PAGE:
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BACKGROUND: The present study was conducted to investigate the association of dietary insulin index(II), insulin load(IL), glycemic index(GI), and glycemic load(GL) with the risk of cardiovascular disease(CVD). METHODS: This cohort study was conducted within the framework of the Tehran Lipid and Glucose Study on 2198 subjects, aged≥19 years old, who were followed-up for a median (IQR) 6.7 (6.1-7.1) years. Dietary GI, GL, II, and IL were calculated using a food frequency questionnaire at the baseline. Multivariate Cox proportional hazard regression models were used to estimate the risk of CVD across quartiles of dietary insulin and glycemic indices. RESULTS: Mean ± SD age of the subjects(44.9% men) was 38.3 ± 13.4 years. During a mean of 2406 ± 417 person-years of follow-up, 76(3.5%) new cases of the CVD were ascertained. The mean ± SD of II, IL, GI, and GL of participants were 51.7 ± 6.5, 235.8 ± 90.2, 61.9 ± 7.8, and 202.2 ± 78.1, respectively. After adjusting for the variables of age, sex, smoking, physical activity, daily energy intake, body mass index, diabetes, and hypertension, the hazard ratio (HR) of the highest quartile of dietary GL was 2.77(95%CI:1.00-7.69,P for trend:0.033) compared to the lowest one. Also, each one SD increase in the GL score was associated with a higher risk of CVD[(RR:1.46;CI:1.00-2.16),P-value = 0.047]. However, there was no significant association between the dietary GI, II, and IL and risk for CVD incidence. CONCLUSIONS: Our results suggested that a high GL diet can increase the incidence of CVD, whereas high dietary II and IL were not associated with the risk of CVD among adults.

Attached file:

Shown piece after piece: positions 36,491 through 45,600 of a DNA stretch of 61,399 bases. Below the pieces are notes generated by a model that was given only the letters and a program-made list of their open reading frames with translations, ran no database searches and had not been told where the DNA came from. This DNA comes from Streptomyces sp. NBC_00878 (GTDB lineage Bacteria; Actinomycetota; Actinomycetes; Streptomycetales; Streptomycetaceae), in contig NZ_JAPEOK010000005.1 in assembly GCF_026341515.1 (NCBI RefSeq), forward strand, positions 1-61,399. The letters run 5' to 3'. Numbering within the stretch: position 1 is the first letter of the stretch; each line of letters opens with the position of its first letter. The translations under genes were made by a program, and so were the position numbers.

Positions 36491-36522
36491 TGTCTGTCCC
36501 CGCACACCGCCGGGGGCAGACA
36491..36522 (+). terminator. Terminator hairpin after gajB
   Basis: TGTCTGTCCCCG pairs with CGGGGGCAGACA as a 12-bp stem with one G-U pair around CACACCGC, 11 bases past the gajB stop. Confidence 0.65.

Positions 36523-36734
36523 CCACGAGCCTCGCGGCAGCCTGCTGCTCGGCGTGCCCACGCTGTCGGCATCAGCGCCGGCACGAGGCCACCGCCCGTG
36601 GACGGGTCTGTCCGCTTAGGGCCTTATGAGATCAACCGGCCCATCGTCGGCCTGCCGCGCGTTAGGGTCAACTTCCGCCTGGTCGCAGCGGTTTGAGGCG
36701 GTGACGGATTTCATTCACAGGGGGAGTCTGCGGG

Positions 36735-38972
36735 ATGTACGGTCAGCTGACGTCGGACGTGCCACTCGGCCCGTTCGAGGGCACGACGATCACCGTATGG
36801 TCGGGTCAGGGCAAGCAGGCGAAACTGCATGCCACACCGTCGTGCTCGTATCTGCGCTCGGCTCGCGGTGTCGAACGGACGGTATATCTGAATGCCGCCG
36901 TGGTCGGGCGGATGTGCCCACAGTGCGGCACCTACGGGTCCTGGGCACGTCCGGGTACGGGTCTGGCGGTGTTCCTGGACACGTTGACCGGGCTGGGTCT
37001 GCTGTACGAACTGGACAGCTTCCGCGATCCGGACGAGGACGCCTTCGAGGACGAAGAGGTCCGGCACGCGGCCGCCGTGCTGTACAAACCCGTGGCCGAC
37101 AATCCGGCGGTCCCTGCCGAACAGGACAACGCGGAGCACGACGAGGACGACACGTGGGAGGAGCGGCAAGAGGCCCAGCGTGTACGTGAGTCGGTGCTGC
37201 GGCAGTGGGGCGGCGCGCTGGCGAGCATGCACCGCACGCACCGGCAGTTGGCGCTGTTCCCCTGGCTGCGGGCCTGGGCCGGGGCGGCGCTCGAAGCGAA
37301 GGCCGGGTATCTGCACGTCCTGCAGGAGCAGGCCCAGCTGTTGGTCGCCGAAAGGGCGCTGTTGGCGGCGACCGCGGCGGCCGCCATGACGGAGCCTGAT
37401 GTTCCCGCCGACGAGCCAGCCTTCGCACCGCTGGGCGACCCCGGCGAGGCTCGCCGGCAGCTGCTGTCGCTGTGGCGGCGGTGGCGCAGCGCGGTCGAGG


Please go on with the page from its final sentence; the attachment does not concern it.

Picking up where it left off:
Original publication

DOI

10.1186/s12889-020-09586-5

Type

Journal article

Journal

BMC Public Health

Publication Date

02/10/2020

Volume

20

Keywords

Adult, CVD, Cardiovascular disease, Glycemic index, Glycemic load, Insulin index, Insulin load